At a hearing of the public administration select committee this week, union representatives told MPs that increased competition among charities for contracts would result in poorer working conditions and training opportunities for staff as organisations try to slash costs.
Rachael Maskell, national officer for the third sector at Amicus, part of newly-formed union Unite, warned of a “race to the bottom” in terms and conditions for third sector staff. She told MPs that fear of losing crucial contracts also prevented charities from speaking out against the regime.
The union has written to third sector minister Ed Miliband asking for a meeting to discuss its concerns around the impact of increased competition on staff development. “Skills, development and training are an early sacrifice in this context,” said the letter, seen by Third Sector.
Maskell told the hearing that collaborative working would also suffer and that some charities were already cutting off dialogue with each other in case they revealed information that could help rival bidders. “Charities that used to work very collaboratively are now not speaking to each other in case they lose something they could use as an advantage in a bid,” she said.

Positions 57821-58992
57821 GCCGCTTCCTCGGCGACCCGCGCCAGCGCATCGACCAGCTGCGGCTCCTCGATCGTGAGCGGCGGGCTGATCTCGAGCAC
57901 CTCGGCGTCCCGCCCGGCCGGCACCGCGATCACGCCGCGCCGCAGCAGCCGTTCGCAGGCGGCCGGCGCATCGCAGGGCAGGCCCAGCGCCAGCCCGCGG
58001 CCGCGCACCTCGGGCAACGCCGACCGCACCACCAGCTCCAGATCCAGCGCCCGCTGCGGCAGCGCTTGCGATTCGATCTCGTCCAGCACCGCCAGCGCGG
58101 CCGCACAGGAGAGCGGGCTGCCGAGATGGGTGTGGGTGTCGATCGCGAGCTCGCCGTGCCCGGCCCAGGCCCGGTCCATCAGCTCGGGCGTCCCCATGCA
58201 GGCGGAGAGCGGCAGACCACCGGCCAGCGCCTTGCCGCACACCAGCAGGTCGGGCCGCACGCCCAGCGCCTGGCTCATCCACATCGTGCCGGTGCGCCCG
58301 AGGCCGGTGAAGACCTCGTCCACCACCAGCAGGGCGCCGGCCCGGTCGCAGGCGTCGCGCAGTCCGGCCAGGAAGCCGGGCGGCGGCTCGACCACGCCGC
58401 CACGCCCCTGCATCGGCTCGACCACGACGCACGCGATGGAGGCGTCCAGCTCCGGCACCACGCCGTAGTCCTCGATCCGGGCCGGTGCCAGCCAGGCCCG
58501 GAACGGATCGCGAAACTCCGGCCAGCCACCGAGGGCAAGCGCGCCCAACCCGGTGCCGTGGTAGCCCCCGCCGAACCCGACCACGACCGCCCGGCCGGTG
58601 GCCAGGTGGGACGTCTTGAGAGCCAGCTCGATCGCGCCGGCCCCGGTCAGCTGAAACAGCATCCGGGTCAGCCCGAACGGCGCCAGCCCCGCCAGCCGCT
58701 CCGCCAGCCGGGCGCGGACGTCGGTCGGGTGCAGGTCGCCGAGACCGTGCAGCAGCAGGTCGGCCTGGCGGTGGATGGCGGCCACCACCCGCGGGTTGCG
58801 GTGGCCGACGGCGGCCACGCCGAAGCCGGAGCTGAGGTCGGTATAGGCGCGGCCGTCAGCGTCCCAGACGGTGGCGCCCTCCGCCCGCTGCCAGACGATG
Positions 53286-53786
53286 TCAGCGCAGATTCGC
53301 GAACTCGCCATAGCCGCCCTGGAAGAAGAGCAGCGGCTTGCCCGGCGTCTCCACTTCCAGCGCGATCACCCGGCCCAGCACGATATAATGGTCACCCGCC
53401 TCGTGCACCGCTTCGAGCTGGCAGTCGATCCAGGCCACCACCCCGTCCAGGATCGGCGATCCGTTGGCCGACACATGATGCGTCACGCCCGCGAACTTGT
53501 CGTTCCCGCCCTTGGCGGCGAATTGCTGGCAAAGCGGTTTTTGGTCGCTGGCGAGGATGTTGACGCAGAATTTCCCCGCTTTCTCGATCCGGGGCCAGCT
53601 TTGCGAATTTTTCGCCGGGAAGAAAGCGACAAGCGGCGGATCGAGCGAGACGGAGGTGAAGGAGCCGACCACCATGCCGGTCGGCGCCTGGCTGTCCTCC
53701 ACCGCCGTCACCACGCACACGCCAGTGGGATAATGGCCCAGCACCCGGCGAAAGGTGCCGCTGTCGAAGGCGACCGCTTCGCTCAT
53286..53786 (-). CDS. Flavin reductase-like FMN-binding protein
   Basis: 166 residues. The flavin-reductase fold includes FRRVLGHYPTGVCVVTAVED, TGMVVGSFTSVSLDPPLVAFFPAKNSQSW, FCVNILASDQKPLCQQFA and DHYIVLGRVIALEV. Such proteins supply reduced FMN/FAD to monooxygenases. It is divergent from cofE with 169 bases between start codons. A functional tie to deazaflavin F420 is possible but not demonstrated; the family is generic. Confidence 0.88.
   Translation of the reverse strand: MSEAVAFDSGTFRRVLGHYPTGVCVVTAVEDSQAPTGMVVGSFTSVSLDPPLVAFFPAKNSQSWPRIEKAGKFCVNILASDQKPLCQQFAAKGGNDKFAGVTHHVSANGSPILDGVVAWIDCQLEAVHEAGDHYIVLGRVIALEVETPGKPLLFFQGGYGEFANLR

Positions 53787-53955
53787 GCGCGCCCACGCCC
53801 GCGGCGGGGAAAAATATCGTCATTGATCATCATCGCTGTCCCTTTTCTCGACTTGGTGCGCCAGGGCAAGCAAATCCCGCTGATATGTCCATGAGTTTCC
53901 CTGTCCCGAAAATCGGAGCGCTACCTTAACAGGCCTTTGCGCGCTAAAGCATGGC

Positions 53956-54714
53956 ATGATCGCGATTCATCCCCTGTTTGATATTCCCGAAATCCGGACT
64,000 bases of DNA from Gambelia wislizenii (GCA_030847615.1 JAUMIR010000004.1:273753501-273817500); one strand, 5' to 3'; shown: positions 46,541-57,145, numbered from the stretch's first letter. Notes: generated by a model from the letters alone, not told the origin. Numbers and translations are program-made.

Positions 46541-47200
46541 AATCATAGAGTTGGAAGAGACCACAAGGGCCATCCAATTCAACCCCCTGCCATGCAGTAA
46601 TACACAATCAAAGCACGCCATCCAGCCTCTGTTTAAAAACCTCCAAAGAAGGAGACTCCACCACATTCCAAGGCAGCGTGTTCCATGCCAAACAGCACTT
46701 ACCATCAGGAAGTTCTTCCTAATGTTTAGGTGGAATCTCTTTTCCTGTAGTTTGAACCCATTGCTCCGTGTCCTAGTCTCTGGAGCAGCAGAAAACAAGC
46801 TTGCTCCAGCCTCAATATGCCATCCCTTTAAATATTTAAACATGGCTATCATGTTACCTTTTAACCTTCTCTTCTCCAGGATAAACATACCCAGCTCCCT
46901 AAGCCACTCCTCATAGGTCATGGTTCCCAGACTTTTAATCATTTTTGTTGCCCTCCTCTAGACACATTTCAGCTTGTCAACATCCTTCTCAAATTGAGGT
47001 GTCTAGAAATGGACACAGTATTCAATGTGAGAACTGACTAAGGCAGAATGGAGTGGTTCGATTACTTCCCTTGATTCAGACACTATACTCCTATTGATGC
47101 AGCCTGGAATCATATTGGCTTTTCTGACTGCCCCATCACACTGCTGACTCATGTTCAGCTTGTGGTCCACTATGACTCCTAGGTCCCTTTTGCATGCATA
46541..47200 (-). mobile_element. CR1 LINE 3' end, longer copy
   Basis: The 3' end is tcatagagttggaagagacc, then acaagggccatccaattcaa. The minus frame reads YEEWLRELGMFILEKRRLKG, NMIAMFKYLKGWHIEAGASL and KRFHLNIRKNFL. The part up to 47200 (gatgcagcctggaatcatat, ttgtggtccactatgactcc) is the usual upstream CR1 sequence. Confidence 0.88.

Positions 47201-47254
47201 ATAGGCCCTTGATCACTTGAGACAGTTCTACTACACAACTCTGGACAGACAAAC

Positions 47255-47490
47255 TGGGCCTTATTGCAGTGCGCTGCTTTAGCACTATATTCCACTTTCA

Unison general secretary David Prentis added that the push to increase sector service delivery would result in the death of some smaller charities. “The smaller voluntary sector organisations will go under because they will not be able to provide the resources to bid,” he said.
“Our experience of commissioning and competition is that it goes to the big players and is that what we want the voluntary sector to become? If the community and voluntary sector involvement is based on markets and competition you are going to lose the distinct value of that sector.”
Committee chair Tony Wright said previous witnesses before the committee had expressed “undiluted enthusiasm” for increasing public service delivery through charities.